Time to change the ap­proach

The NDC is par­ing the 12th plan growth tar­get. We must al­low mar­kets to get on with their job

Hindustan Times (Patna) - - NATION -

The Na­tional Devel­op­ment Coun­cil (NDC) may have been un­duly op­ti­mistic in par­ing the econ­omy’s medium-term eco­nomic growth ex­pec­ta­tion to 8%. With growth in the first year of the Twelfth Plan at be­low 6%, the climb back to the 7.9% av­er­age growth of the Eleventh Plan will be steep: the econ­omy will need to grow at up­wards of 9% in the ter­mi­nal two years of 2012-17. Prime Min­is­ter Man­mo­han Singh warned as­sem­bled chief min­is­ters of this even­tu­al­ity at the coun­cil’s meet­ing last month to ap­prove the lat­est five-year plan. This is quite a climb­down from a year ago when Mr Singh was seek­ing a wider con­sen­sus on a sec­ond gen­er­a­tion of re­forms de­signed to keep the econ­omy on a 9% growth path over the Twelfth Plan. Th­ese are changes in how the mar­kets for en­ergy and re­sources op­er­ate and in the po­lit­i­cal forces that don’t per­mit them to clear.

Some of the In­dia’s rapidly de­clin­ing eco­nomic po­ten­tial is cap­tured by a Plan­ning Com­mis­sion work­ing pa­per on di­min­ish­ing pro­duc­tiv­ity gains. To­tal fac­tor pro­duc­tiv­ity, which is driven among other things by tech­no­log­i­cal change, the pol­icy en­vi­ron­ment and in­fra­struc­ture, peaked in 2006-07 and to­day con­trib­utes a per­cent­age point less to over­all growth. The econ­omy is now rel­a­tively cap­i­tal-scarce and there is lit­tle in­cen­tive to in­no­vate and adopt new tech­nolo­gies at low lev­els of cap­i­tal ac­cu­mu­la­tion. A slow­down in the re­forms mo­men­tum and in­creased pol­icy un­cer­tain­ties like­wise dis­cour­age in­no­va­tion and in­vest­ments. The study con­cludes a busi­ness as usual ap­proach will de­liver 7% av­er­age growth over the Twelfth Plan, a con­sid­er­able re­gres­sion from the pre­ced­ing five years when the global econ­omy faced its fiercest tur­bu­lence since the Great De­pres­sion.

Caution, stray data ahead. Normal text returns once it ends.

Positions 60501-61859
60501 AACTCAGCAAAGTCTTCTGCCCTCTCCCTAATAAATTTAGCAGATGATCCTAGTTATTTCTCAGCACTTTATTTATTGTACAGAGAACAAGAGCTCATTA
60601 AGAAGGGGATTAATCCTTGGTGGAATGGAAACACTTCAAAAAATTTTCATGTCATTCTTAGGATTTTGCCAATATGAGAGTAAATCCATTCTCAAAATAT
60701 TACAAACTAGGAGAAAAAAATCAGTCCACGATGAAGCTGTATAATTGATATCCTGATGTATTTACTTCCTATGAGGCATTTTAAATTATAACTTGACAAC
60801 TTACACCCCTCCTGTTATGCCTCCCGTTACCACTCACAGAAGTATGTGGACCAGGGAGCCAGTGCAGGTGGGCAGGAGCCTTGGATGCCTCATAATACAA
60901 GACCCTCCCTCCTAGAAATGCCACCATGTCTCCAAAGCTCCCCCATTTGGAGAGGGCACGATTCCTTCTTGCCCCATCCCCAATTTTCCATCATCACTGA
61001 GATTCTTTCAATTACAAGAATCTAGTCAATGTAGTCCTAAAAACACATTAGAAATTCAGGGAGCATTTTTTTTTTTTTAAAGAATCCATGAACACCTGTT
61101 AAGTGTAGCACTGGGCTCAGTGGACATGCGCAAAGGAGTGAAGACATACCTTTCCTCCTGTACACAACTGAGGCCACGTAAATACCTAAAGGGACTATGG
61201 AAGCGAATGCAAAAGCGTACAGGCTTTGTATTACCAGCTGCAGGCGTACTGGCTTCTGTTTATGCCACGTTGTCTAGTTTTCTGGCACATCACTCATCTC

This would be a pity. In­dia needs 20 years of rapid growth to bring it to mid­dle-in­come level. The coun­try could have weighed in as a $4 tril­lion econ­omy by 2017 with five years of 10% growth. That would have made it the fifth largest econ­omy in the world trail­ing the US, China, Ja­pan and Ger­many. Mr Singh also de­liv­ered in his char­ac­ter­is­tic un­der­stated style an as­sess­ment of the big­gest chal­lenges con­fronting the econ­omy: en­ergy and water. The government can­not end­lessly keep sub­si­dis­ing im­ported fuel; prices at home must, in phases, align with those across the world. And un­less we watch how we use water, we could run short. Our pol­icy-mak­ers would be well ad­vised to heed the prime min­is­ter’s cau­tion on how we al­lo­cate nat­u­ral re­sources. De­lib­er­ately ob­scured price sig­nals have played havoc with the econ­omy’s de­mand and sup­ply re­sponses. It’s time mar­kets were al­lowed to get on with their job.

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